|Publication number||US4800562 A|
|Application number||US 07/043,273|
|Publication date||Jan 24, 1989|
|Filing date||Apr 27, 1987|
|Priority date||Apr 27, 1987|
|Publication number||043273, 07043273, US 4800562 A, US 4800562A, US-A-4800562, US4800562 A, US4800562A|
|Inventors||Gregory F. Hicks|
|Original Assignee||Northern Telecom Limited|
|Export Citation||BiBTeX, EndNote, RefMan|
|Patent Citations (8), Referenced by (27), Classifications (12), Legal Events (6)|
|External Links: USPTO, USPTO Assignment, Espacenet|
The invention relates generally to a circuit for monitoring the relationship between a pair of signals and more particularly to a fully digital circuit for monitoring performance criteria of a digital data transmission link.
One prior art method of improving the quality of a data transmission link has been through the use of automatic gain control in the receivers. Corrective measures are taken when the gain control feedback signal exceeds certain limits. While this method can detect a weak or faded signal, signal distortion due to noise is not identified and may go undetected.
Another method employs the transmission of a known pattern of data as a means for checking the received data for accuracy. Of course, the drawback to this technique is that normal transmissions on the link being checked must be interrupted for transmission of the known pattern.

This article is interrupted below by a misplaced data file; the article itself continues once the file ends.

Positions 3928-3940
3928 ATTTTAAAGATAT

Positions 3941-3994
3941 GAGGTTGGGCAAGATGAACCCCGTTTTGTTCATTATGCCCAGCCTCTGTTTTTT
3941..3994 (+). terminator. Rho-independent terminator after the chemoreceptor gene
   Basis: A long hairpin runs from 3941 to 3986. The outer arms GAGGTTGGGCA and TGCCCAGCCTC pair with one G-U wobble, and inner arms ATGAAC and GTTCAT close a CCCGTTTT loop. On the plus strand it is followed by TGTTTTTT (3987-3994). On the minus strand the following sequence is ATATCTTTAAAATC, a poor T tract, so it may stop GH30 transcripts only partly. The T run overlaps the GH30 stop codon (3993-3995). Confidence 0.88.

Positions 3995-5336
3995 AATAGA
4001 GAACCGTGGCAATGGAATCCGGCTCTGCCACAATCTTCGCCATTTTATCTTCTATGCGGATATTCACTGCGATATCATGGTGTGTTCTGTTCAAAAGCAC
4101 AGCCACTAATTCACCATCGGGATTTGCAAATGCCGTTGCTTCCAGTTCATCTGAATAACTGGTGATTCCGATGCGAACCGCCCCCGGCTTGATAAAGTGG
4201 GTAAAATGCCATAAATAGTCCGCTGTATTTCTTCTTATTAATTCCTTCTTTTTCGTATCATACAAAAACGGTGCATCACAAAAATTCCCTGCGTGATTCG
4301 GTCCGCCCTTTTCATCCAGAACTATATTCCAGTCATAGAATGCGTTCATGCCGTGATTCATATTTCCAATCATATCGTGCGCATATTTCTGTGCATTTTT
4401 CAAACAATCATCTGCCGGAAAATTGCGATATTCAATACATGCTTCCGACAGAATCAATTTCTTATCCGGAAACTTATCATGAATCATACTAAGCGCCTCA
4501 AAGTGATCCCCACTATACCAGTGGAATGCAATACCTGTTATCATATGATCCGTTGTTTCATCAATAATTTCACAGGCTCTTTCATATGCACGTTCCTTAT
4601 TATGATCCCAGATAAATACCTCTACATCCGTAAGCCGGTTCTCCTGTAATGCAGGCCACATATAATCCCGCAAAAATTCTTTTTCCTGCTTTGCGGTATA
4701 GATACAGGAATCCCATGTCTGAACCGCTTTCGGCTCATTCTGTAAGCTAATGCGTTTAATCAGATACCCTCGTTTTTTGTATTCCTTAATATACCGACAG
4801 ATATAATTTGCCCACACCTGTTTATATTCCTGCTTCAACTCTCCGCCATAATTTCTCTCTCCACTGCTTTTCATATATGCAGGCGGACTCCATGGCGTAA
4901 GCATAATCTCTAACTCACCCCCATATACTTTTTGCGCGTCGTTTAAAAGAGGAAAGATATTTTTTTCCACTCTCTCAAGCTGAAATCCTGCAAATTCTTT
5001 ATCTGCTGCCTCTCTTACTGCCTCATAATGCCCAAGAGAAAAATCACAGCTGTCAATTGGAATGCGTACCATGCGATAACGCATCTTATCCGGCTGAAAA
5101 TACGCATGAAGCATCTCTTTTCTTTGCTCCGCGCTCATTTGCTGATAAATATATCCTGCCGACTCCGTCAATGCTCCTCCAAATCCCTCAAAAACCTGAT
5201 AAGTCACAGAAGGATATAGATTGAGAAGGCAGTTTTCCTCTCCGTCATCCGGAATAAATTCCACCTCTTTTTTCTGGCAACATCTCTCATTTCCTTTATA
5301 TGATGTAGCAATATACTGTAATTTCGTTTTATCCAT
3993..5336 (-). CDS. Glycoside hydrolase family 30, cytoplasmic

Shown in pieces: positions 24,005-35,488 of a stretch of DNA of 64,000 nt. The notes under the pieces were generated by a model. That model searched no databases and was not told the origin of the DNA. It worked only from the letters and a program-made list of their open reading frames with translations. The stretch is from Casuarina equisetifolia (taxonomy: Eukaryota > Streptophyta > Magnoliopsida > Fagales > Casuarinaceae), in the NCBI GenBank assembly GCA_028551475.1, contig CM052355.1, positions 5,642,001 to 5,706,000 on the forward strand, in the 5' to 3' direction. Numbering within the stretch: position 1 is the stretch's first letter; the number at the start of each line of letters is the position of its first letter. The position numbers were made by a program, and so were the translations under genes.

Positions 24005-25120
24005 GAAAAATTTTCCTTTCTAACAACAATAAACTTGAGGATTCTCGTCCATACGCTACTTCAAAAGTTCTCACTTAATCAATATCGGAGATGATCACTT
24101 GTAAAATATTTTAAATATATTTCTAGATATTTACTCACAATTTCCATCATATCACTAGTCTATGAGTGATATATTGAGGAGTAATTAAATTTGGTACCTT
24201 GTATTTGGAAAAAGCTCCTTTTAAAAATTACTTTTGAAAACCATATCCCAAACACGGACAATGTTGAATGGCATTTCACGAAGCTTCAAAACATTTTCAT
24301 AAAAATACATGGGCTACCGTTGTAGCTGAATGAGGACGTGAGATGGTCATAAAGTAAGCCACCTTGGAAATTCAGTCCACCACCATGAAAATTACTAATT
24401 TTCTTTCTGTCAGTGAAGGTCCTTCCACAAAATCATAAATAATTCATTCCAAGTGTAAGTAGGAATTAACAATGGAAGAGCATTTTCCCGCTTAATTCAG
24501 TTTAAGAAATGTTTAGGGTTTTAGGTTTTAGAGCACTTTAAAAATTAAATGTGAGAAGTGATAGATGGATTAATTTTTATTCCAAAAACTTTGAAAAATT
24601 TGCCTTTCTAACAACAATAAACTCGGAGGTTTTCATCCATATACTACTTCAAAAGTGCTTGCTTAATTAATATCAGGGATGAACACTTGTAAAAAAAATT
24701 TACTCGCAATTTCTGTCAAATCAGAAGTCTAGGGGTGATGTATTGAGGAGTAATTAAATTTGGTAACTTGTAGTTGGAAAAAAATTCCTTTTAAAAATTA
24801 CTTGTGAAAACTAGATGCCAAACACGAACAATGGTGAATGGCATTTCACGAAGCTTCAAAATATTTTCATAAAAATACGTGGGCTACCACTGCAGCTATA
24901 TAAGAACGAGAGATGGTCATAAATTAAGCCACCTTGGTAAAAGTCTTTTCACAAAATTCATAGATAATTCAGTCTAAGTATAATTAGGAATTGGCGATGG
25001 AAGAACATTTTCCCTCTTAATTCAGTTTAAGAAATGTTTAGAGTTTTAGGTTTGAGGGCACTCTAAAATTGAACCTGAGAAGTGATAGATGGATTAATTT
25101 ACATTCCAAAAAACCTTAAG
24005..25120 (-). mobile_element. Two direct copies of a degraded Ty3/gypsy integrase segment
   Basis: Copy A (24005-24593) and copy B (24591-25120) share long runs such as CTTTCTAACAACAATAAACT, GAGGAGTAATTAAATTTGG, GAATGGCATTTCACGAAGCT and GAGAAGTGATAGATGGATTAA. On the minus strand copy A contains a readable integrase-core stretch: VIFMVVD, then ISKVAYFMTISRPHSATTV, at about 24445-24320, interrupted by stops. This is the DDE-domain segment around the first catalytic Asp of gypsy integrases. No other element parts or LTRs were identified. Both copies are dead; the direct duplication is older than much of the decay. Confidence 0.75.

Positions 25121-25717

It is therefore desirable to provide a circuit for the measurement of receive data quality that may be connected on-line with the data link. The output of such a circuit may then be used to raise an alarm flag and corrective action such as commutation of the link, retransmission request of the data or simply non-reception of garbled data may be taken.
A typical circuit and method of monitoring a digital transmission link is described in U.S. Pat. No. 4,363,123. in that circuit, an error counter is incremented once per a predetermined period if at least one error is detected during the period and is decremented for each error-free period. While this circuit is effective in the control of re-synchronization requests, it does not count the number of errors, nor does it provide an indication of data quality.